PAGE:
What Happens to Your Pension When You Leave a Firm Before Retirement

February 20, 2018

 

When you work at a firm that offers a pension plan, it is most often a registered pension plan, in the form of either a defined benefit plan or a defined contribution plan. If you leave the company prior to retirement age, typically defined as age 55, the funds must remain within a registered locked-in plan for the purpose of providing a retirement income. Locked-in funds must retain their characteristics and cannot be transferred to your regular registered retirement savings plans (RRSPs).

Because the rules can vary from province to province and federally, it can help to have a general understanding of your type of registered pension plan, how the funds are transferred when you leave your employer and how locked-in accounts work.

Here’s the rundown on defined benefit and defined contribution plans and the transferability rules for each.

Defined benefit plans—formula-based and employer-run

  • Retirement income formula: The amount of income that you receive at retirement is defined based on a formula using your age and years of service.
  • Investment decisions: The employer makes the investment decisions and assumes the risk if there are not enough funds to provide the guaranteed income.
  • When you leave: You can leave the funds in the plan and take the guaranteed income based on the formula of age and years of service, or transfer the commuted value, as calculated by an actuary, to a locked-in RRSP or locked-in retirement account (LIRA).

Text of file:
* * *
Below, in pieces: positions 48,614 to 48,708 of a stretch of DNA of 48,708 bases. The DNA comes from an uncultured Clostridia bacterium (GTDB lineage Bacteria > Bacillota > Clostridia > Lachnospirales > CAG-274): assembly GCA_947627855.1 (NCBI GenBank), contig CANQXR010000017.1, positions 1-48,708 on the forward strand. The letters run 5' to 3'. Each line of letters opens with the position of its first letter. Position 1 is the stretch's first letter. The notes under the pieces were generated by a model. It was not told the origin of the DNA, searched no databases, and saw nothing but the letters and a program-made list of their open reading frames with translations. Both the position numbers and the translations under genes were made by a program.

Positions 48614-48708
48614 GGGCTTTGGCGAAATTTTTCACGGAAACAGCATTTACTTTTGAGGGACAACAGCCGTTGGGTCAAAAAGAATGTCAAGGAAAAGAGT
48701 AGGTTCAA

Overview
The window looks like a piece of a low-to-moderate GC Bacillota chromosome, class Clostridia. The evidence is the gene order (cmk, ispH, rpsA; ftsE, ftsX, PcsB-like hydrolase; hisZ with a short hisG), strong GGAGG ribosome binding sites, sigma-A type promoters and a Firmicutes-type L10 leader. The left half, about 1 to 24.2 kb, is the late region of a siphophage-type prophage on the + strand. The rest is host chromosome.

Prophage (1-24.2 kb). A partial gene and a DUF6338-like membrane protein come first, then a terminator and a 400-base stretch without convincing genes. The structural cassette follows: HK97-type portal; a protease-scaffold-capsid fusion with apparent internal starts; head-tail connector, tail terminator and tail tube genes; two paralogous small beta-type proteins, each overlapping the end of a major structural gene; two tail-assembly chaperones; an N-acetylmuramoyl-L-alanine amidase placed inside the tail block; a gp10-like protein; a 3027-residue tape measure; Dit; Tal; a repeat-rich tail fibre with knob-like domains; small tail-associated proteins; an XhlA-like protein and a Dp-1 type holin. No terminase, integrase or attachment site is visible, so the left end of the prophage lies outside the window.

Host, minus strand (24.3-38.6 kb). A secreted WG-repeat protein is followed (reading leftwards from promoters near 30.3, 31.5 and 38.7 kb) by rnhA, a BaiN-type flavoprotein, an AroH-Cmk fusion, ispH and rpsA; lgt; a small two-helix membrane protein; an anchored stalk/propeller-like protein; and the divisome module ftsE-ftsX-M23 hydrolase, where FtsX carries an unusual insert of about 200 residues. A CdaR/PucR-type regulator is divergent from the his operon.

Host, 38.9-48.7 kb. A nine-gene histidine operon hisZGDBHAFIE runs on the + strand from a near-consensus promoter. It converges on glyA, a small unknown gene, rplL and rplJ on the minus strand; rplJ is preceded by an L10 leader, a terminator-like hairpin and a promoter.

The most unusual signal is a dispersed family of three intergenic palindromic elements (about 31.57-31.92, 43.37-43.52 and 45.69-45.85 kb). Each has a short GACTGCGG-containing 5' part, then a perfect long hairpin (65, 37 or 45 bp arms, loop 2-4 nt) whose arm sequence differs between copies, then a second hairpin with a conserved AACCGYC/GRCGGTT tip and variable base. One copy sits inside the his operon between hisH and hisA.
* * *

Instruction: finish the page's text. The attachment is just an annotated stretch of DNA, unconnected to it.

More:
Defined contribution plans – Based on your investments and contributions

  • Retirement income formula: The amount that the employee and employer contribute to the plan is defined.
  • Investment decisions: The employee makes the investment decisions and assumes the risk, as the amount of income at retirement is not known. Retirement income can begin as early as age 55 and as late as age 72.
  • When you leave: You must transfer the funds from the group plan to an individual plan, either a locked-in RRSP or a LIRA.

The authorities that govern your pension

The difference between a locked-in RRSP and LIRA has to do with the pension legislation governing your employer’s pension plan. If your pension is governed by federal pension legislation, then your pension can be transferred into a locked-in RRSP. If your pension is governed by provincial legislation, then it’s transferred into a LIRA.

All registered pension plans are governed by the pension legislation in the province you worked in, or by the federal Pension Benefits Standards Act.

Federal

Office of the Superintendent of Financial Institutions Canada

B.C.

Financial Institutions Commission of British Columbia

Alta.

Alberta Treasury Board and Finance

Sask.

Government of Saskatchewan—Financial and Consumer Affairs Authority

Man.

Office of the Superintendent Pension Commission

Ont.

Financial Services Commission of Ontario

Que.

Régie des Rentes du Québec

N.B.

New Brunswick—Office of the Superintendent of Pensions

N.S.

Government of Nova Scotia

Nfld.

Government of Newfoundland and Labrador—Department of Finance

N.W.T., Y.T 
and Nvt.

Governed by federal legislation


Note: Prince Edward Island does not have pension legislation.

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